I hate to be bigheaded but I do agree with you Kath lol! Move over Soreen, there’s a new malt loaf on the block (blog, lol). I should only have one slice really as it’s much bigger than Soreen but it’s so delicious I still find it hard to stop lol!

  5. Jane 9th September 2017 at 3:26 pm - Reply

    Jo, this is delicious! Thank you so much!

    • Just Jo 11th September 2017 at 8:42 pm - Reply

      I’m so pleased you liked it Jane! xx

  6. Michelle 13th September 2017 at 9:59 am - Reply

    I think I am going to have to use 2 x 2lb tins and 1 x 1lb tin next time as it rose volcanically and some of it ended up on the oven floor! One day in and all I can taste is tea and treacle. I can’t taste the malt at all. I’m hoping tomorrow it will be more malty.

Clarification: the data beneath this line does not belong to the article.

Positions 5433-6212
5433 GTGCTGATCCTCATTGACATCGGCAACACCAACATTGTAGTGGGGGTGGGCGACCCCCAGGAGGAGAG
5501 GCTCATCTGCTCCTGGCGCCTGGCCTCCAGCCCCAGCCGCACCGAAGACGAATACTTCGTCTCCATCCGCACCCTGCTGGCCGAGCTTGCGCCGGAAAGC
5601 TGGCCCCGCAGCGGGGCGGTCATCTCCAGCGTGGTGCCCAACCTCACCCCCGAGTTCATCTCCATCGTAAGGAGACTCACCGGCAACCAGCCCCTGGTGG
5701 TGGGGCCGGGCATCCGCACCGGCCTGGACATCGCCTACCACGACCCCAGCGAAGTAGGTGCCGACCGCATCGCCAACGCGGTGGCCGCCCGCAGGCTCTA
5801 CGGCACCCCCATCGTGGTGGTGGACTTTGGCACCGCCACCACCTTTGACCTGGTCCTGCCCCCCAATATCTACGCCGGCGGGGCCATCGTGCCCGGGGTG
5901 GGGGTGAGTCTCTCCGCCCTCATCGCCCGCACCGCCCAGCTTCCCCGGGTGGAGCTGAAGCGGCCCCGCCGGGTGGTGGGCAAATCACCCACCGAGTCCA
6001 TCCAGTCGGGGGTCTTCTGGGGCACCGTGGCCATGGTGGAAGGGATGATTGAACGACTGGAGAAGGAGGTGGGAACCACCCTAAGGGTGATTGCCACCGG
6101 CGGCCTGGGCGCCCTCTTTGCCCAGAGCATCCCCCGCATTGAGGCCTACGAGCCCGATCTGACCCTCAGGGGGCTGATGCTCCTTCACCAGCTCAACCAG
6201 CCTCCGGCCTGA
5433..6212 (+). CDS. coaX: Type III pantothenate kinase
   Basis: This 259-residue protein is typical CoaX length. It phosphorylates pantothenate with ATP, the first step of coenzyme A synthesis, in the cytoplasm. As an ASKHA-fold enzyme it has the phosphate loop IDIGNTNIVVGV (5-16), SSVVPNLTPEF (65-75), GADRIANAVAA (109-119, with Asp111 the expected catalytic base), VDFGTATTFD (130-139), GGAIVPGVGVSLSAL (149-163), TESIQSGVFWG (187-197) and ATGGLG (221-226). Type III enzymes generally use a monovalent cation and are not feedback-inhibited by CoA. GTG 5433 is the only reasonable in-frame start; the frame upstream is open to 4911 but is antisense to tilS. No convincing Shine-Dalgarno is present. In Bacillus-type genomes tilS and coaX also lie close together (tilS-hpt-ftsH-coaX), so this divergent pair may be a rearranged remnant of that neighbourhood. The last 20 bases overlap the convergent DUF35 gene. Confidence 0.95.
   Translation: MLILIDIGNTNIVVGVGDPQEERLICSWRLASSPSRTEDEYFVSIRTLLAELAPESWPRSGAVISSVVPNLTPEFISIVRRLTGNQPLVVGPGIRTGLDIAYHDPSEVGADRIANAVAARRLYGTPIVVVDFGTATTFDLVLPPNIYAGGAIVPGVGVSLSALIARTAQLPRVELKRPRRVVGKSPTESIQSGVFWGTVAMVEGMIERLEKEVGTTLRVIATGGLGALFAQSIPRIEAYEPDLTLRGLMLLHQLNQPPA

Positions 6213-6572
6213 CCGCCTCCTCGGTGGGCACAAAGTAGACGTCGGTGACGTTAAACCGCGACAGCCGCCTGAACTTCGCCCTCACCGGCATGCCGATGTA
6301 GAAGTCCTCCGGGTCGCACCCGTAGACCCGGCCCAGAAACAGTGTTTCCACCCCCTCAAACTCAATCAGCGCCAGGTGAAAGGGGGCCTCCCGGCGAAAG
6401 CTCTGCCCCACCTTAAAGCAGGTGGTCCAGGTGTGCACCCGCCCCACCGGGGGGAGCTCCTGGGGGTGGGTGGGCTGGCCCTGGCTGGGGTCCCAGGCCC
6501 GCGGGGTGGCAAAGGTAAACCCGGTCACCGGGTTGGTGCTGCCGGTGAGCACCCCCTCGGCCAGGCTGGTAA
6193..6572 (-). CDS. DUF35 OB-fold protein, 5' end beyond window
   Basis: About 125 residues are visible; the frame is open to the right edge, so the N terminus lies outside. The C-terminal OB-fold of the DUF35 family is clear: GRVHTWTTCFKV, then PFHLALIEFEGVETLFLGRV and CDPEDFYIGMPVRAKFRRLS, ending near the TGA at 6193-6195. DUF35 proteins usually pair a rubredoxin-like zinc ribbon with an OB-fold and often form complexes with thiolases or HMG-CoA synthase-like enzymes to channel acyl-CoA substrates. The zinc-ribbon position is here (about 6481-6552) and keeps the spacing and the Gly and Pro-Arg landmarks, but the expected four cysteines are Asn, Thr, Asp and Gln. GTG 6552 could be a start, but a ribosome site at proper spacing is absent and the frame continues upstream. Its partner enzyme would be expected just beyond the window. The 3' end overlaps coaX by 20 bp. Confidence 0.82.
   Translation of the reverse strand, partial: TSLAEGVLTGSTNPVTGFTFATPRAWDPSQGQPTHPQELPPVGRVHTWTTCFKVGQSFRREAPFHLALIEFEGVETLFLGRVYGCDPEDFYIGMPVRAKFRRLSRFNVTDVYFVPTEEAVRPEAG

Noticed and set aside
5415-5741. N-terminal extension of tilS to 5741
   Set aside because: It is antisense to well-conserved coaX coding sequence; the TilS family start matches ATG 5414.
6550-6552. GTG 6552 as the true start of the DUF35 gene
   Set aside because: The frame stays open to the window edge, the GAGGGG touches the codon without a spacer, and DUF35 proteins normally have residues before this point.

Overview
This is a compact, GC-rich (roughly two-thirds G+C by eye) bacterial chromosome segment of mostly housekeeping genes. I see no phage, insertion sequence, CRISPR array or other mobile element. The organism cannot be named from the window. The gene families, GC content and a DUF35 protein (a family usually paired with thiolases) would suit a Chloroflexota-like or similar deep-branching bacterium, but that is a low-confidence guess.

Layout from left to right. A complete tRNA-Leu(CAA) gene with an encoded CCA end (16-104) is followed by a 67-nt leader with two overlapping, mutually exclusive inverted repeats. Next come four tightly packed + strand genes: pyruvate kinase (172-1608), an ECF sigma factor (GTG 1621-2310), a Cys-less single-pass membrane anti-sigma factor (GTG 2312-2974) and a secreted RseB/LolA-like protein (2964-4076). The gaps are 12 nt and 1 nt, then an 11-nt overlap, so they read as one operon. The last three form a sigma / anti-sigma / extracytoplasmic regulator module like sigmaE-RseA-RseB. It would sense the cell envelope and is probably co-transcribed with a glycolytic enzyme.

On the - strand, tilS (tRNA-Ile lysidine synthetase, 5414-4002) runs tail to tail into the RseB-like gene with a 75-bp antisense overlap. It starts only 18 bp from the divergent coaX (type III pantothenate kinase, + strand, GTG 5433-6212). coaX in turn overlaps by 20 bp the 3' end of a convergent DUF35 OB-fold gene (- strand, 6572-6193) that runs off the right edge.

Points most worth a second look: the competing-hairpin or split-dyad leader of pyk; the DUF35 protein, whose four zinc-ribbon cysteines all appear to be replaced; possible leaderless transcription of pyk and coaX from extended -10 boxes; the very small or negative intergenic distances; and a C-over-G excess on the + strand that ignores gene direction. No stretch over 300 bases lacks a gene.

• Just Jo 15th September 2017 at 4:52 pm - Reply

      Hi Michelle, I hope it’s matured more to your liking by now. I think 2 days is the minimum you need to keep it for the mellow maltiness to kick in – it definitely changes flavour as it ages. If you make them again, you could reduce the treacle and use weaker tea. I don’t find them overpowering but please feel free to tweak to your tastes! Loaf tins can be poorly standardised – a 2lb loaf tin can be very different dimensions from different brands. Mine are from Sainsbury’s and Masterclass by KitchenCraft but of course, you can use three smaller ones if that is what you have x

  7. Marie 15th September 2017 at 4:43 pm - Reply

    Oh my goodness, this was gorgeous spread with butter.

    • Just Jo 15th September 2017 at 4:53 pm - Reply

      I’m so pleased to hear that Marie! xx

Leave A Comment

This site uses Akismet to reduce spam. Learn how your comment data is processed.